Patrick Hinds is a true-crime fanatic.
Co-host of the very successful True Crime Obsessed podcast with Gillian Pensaville, he punned, “I’m ‘obsessed’ with podcasts. I listen to about 30 hours per week.”
Eventually, his avid listening became motivation to create a true crime-based show that didn’t yet exist, complete with a touch of humor. “That was the genesis of True Crime Obsessed. If nobody listened, we would have stopped after ten episodes.”
People listened, indeed… and about 18.7k of them have left an average of a 4.6 out of 5-star rating, according to Apple Podcasts.
It might not come as a total surprise, then, that he absolutely had to launch Obsessed with: Abducted in Plain Sight—a separate podcast based on the well-known and controversial documentary about the kidnapping of Jan Broberg.
Yet one might wonder what inspired him to take on an entirely separate show—the first on his own Obsessed Network—rather than just run a series about the kidnapping on his existing podcast.
The answer? Skye Borgman—director and co-producer of the Abducted in Plain Sight documentary—wanted to team up.
Meeting with both Patrick and Skye via video chat, Patrick proclaimed joyously, “The director of the biggest documentary on Netflix reached out to us. We were really honored. We also really liked the movie, so Skye and I stayed in touch.”
Having already listened to all of the episodes of their show, I knew my conversation with these co-hosts would be anything but boring.
With the Fathers’ Day theme for this issue of Podcast Magazine top of mind, I began by asking Patrick how covering true crime affects him as a dad.
“Anything that has to do with missing kids or kids getting hurt affects me on a deeper level,” he answered. “Working with Skye on Obsessed with: Abducted in Plain Sight was a challenge, since it is about the abuse of a young girl. Having a six-year-old daughter, I can’t help but take it a little more personally.”
To say Abducted in Plain Sight is a ‘strange’ story is quite an understatement. In essence, it’s about a girl who was kidnapped not once, but twice, by the same neighbor, Bob Berchtold.
Whether watching the documentary or listening to the podcast, listeners experience a myriad of reactions as the details unfold. “Everybody brings their own perspective,” Skye agreed. “It is a shocking story. Every range of emotion you can possibly think of, I had myself while covering it.”
Skye started working on the documentary in 2014 when her (now) co-producer, Stephanie Tobey, happened upon the memoir Stolen Innocence: The Jan Broberg Story, published by Jan and her mother. “Stephanie was completely obsessed with the book. Get it? ‘Obsessed,’” joked Skye. (And yes, we all had a pretty good laugh.)
Looking into the details, Skye determined the story was one she definitely wanted to tell. “I wanted to figure out how something like this could happen,” she exclaimed. In fact, the Broberg’s tale would go on to dominate a good portion of the remaining decade in Skye’s life.
Patrick and Skye were able to finally meet in person at CrimeCon in New Orleans in June 2019. “We had a conversation on this perfect New Orleans night,” Patrick reminisced. “It was midnight, pouring rain, and we were at this quiet bar. Skye told us all these stories about things that got left out of the movie—plotlines, expert testimony, audio journals that didn’t make it into the film. There was just so much more story to tell. We were definitely inspired.”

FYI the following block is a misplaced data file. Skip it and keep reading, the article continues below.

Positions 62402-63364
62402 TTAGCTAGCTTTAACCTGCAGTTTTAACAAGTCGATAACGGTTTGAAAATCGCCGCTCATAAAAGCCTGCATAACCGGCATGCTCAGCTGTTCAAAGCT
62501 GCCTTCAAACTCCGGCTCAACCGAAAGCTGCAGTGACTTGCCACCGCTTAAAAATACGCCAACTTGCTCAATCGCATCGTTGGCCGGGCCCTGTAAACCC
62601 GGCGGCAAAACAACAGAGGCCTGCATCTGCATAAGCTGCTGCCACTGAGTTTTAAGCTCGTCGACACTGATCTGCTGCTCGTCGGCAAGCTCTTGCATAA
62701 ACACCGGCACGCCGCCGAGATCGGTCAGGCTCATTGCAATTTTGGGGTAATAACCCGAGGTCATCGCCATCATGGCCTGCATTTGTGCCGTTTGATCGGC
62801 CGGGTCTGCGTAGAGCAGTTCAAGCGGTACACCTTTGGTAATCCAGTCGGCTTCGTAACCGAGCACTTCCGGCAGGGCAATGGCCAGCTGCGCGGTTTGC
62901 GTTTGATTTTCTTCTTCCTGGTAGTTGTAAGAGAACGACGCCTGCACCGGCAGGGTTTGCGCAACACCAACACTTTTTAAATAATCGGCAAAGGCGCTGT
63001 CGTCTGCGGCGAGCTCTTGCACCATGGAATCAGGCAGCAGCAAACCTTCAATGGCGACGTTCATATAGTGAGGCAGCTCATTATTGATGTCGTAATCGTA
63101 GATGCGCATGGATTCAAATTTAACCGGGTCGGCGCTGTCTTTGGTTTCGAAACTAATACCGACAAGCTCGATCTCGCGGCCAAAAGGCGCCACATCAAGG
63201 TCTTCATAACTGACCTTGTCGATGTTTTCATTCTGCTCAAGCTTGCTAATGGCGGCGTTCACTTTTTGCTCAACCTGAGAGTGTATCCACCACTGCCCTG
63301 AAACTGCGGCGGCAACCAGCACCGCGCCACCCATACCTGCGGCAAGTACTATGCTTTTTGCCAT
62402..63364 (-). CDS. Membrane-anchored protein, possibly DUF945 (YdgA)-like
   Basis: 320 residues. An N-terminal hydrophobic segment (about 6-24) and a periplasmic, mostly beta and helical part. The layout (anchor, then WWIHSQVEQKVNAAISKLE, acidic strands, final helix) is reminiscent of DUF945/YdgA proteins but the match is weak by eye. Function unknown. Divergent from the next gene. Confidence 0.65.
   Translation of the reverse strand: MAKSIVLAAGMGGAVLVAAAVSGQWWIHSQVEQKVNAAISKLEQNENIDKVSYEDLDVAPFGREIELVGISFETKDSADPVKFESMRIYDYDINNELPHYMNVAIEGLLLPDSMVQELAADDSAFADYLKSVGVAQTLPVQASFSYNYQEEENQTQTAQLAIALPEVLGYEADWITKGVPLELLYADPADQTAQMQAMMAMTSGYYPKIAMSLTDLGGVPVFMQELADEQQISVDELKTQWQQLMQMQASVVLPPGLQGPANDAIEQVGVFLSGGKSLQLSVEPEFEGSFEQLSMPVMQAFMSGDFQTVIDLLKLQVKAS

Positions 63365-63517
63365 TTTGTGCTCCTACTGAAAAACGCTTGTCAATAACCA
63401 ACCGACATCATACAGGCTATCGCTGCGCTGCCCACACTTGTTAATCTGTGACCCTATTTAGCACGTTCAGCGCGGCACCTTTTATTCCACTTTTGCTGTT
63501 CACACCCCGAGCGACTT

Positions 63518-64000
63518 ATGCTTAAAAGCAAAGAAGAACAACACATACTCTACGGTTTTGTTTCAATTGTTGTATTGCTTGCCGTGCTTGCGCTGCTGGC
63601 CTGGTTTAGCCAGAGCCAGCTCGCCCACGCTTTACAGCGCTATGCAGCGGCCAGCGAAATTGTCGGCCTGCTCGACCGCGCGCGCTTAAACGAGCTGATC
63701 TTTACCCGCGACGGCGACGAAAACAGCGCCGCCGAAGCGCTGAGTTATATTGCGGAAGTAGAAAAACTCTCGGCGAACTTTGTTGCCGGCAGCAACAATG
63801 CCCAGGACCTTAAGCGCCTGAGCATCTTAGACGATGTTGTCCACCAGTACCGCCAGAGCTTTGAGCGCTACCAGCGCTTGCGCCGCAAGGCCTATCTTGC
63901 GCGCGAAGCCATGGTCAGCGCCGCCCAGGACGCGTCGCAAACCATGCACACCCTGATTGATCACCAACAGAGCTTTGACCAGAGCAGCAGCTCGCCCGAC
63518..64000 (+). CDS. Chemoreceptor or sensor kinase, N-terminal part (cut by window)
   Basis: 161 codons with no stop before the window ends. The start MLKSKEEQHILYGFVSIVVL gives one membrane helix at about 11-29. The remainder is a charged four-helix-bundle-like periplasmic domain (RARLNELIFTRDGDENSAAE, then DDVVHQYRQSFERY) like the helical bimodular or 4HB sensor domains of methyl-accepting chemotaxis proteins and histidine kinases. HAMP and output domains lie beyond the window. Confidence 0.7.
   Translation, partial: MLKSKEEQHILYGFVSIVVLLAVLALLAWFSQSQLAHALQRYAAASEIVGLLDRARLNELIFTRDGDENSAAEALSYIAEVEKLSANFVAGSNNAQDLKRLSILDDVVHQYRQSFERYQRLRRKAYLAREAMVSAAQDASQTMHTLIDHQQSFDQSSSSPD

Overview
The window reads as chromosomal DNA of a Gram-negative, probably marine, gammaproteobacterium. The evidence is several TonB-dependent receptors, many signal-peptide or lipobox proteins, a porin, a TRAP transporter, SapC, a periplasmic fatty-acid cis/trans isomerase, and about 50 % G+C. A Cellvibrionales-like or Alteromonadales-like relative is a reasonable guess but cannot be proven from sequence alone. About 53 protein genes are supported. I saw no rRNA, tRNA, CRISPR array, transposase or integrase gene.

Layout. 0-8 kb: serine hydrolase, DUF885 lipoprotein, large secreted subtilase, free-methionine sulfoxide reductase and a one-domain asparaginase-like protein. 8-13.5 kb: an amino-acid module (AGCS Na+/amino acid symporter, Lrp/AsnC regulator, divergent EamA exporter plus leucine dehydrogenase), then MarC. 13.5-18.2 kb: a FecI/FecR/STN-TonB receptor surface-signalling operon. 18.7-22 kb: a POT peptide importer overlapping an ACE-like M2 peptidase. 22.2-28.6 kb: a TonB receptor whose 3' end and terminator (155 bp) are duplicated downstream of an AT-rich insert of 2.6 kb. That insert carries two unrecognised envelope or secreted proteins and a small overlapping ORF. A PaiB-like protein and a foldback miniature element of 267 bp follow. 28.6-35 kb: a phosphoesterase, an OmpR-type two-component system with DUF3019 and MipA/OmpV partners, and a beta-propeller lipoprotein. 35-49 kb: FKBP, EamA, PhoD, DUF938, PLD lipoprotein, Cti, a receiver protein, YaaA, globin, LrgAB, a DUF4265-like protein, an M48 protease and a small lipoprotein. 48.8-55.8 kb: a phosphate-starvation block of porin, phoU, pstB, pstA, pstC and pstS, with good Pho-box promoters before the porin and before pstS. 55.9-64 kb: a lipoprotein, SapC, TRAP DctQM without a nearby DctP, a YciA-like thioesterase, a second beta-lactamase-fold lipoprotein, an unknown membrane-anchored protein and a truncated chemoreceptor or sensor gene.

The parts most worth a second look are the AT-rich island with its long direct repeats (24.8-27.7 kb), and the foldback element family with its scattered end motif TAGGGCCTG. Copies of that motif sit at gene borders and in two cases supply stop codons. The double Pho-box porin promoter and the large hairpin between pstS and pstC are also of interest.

Both ready to deep dive into the story that had become a huge documentary phenomenon, the two joined forces to co-host the new show.
As a listener, I can attest to it being difficult to not let this case consume you. Take, for example, some of the bizarre facts surrounding it. Patrick chimed in with what was his biggest shock:
“I think it was waiting an entire weekend to call the FBI,” he said. After it was obvious their daughter wasn’t going to be returned home by their neighbor, Jan’s parents were quoted as saying they “didn’t want to bother” authorities. “So, the dad figured, ‘I think I’ll wait ‘til Tuesday,’” Patrick quipped.
“People walk away from the movie with a lot of questions,” added Skye. So, a podcast dedicated to the Brobergs’ account seemed like the next logical step. “It was the perfect world to expand on this story.”
Patrick expounded on the creative process of the show. “Podcasts can be any length. They can be any style. The podcast we ended up making was different from the one we originally thought we were going to make when we started. That happens in podcasting, and I love that flexibility. The timing was right too, as the premiere of Obsessed with: Abducted in Plain Sight coincided with the one-year anniversary of the film’s launch on Netflix.”
Instead of simply taking a chronological approach, each of the four episodes Patrick and Skye produced approach the story from a different angle. “We narrowed it down to ‘buckets’ of information Skye had that the audience had been interested in,” Patrick commented. Those “buckets” morphed into four distinct perspectives: the one-year-later retrospective from the introduction of the documentary, a profile of the kidnapper, a deeper focus on the parents, and a review of how the film was made.
The 4.9 out of 5-star rating from over 2000 reviews speaks to how successful those episodes were in reaching listeners.
And the Obsessed Network is just getting started! “I can’t say too much about it, but the network is expanding and growing really fast,” Patrick grinned. “We’re just trying to keep up with its momentum.”
It’s a good bet that one of the Obsessed Network’s biggest fans—Skye Borgman—will be the first to tune into Patrick’s new shows. She apparently has become a true-crime fanatic, too!
June 2020 Issue